ALA presidential candidates.

American Library Association • August 26, 2016
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Garcia-Febo, Grief seek 2018–2019 ALA presidency

Loida Garcia-Febo and Terri Grief

Loida Garcia-Febo (left), international library consultant and president of Information New Wave in Brooklyn, New York; and Terri Grief (right), school librarian at McCracken County High School in Paducah, Kentucky, are the candidates for the 2018–2019 ALA presidency. Garcia-Febo has served on the ALA Council from 2011 to the present and was elected to the ALA Executive Board for 2015–2018. Grief served as 2013–2014 AASL president and has been a member of ALA Council as the Kentucky chapter councilor, AASL division councilor, and councilor-at-large....

Office of ALA Governance, Aug. 25

Rebuilding Louisiana school and classroom libraries

Damaged books in Glen Oaks Park Elementary School library, Baton Rouge

Author Kate Messner writes: “If you’re like me, you’ve been watching the news out of Louisiana. When whole communities are flooded, families who have lost everything are uprooted, and that can be especially tough on kids. As a result of flood-damaged schools, many students have also been displaced from their classrooms for now, and teachers and librarians have lost books and supplies. Let’s make sure those kids have beautiful books in their school and classroom libraries when they return.” Trey Veazey, librarian at Glen Oaks Park Elementary School in Baton Rouge, wrote a heartfelt plea for help about the loss of his library....

Kate Messner, Aug. 21; Trey Veazey, Aug. 26

Buffalo’s Silverman Library powers up for digital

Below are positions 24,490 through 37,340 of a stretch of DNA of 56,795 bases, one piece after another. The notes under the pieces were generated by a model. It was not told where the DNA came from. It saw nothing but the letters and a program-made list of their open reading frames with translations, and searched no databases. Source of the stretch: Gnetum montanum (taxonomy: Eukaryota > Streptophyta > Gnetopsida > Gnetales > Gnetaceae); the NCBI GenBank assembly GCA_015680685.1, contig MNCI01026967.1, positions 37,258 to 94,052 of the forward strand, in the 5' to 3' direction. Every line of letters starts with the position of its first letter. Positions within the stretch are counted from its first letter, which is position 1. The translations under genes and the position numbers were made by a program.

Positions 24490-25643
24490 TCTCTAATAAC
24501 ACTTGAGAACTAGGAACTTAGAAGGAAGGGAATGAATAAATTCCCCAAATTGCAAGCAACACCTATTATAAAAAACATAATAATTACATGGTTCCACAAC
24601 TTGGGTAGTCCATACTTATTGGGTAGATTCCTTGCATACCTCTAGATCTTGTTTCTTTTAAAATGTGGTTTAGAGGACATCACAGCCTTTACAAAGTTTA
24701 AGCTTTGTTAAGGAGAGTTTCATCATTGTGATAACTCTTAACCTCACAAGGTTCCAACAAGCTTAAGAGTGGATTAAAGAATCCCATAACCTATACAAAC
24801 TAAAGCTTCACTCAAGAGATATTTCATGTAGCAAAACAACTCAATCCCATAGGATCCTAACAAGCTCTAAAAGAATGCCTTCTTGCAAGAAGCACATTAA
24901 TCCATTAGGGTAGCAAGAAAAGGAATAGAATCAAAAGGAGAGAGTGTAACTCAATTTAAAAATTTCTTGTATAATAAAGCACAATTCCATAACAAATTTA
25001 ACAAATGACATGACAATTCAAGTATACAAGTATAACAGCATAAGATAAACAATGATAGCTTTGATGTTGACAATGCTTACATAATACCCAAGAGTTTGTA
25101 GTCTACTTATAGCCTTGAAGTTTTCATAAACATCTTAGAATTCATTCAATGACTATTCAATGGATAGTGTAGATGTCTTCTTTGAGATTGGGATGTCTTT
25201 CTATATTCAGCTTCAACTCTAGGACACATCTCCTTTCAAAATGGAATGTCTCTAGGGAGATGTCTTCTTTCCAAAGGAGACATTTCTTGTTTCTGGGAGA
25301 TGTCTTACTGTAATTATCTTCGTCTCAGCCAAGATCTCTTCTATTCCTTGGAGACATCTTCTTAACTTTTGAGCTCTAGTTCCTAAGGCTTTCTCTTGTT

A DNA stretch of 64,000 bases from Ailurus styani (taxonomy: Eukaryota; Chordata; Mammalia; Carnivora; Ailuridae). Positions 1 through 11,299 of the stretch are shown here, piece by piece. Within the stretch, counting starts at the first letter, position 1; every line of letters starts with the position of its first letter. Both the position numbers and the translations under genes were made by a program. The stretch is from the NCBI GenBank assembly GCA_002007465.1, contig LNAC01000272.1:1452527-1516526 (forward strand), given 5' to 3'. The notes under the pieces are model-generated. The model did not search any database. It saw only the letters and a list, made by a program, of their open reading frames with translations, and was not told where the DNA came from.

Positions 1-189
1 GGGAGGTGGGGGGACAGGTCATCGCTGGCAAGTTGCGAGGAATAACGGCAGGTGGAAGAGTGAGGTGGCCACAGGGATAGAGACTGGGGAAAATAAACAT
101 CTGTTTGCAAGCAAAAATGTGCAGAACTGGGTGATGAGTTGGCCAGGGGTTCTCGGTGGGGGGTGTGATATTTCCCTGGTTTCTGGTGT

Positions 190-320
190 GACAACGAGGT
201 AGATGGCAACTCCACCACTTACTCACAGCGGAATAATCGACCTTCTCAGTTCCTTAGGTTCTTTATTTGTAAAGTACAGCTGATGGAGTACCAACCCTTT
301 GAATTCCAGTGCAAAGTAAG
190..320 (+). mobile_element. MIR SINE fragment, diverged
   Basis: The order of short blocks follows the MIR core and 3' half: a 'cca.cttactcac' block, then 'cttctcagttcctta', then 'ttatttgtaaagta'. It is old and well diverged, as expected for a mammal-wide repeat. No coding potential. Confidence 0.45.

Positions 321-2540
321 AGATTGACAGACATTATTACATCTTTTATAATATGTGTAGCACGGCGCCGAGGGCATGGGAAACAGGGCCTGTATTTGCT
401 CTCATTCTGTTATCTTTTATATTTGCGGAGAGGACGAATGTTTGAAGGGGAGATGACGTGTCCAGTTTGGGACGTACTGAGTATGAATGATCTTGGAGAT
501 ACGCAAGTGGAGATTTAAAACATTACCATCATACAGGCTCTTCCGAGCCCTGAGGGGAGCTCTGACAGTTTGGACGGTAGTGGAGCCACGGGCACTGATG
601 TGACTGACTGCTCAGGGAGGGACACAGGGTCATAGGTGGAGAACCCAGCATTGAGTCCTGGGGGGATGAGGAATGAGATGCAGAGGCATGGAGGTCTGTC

The Grand Reading Room in the newly renovated Silverman Library at University at Buffalo, which is opening after a $7 million overhaul

In the University at Buffalo’s newly renovated Silverman Library, a half-million books have been replaced with more than 1,000 power outlets, 100 computer stations, and soundproof studios where students can video presentations for classroom projects. The $7.2 million in renovations that took 18 months to complete are the latest nod to the digital age on the university’s North Campus in Amherst, New York. Students will get a look at the changes for the first time August 29, when classes begin....

Buffalo (N.Y.) News, Aug. 25; University at Buffalo, Aug. 24

Milwaukee Public Library and the disappearing archive

Milwaukee Sentinel indexes, Milwaukee Public Library

On August 16, when more than a century’s worth of historic online archives of the Milwaukee Journal and Milwaukee Sentinel abruptly disappeared from the internet, it came without warning to City Librarian Paula Kiely. “I spent 60% of my day today working on this,” Kiely said. The library was originally a key player in the digitization of the newspaper archives. Now NewsBank wants to charge it $1.5 million for access to only half the archive....

Urban Milwaukee, Aug. 19, 23
ALA news

The great medieval British bake-off

Detail of a man with loaves in a basket and a baker putting loaves in an oven or taking loaves out of an oven, Royal MS 10 E IV, f. 145v

Becky Lawton writes: “The fascination with the baking process and an enjoyment of bread, cakes, and pies has long been an important part of British society. Baking is one of the world’s oldest professions, and baking guilds were among the earliest craft guilds established in medieval Europe. The high level of skill required in the baking craft was certainly recognized in medieval society. The realities of medieval baking are depicted in the beautiful illustrations of the Smithfield Decretals.”...

British Library: Medieval Manuscripts Blog, Aug. 24

Scientific papers on genetics may contain Excel errors

Excel errors in selected genetic journals

A high number of scientific papers in the field of genetics contain errors introduced by Microsoft Excel, according to an analysis published in the journal Genome Biology. A team of Australian researchers analyzed nearly 3,600 genetics papers published in scientific journals. The papers came with supplementary Excel files containing lists of genes used in the research. Roughly one in five of these papers included errors in their gene lists that were due to Excel automatically converting gene names to things like calendar dates or random numbers....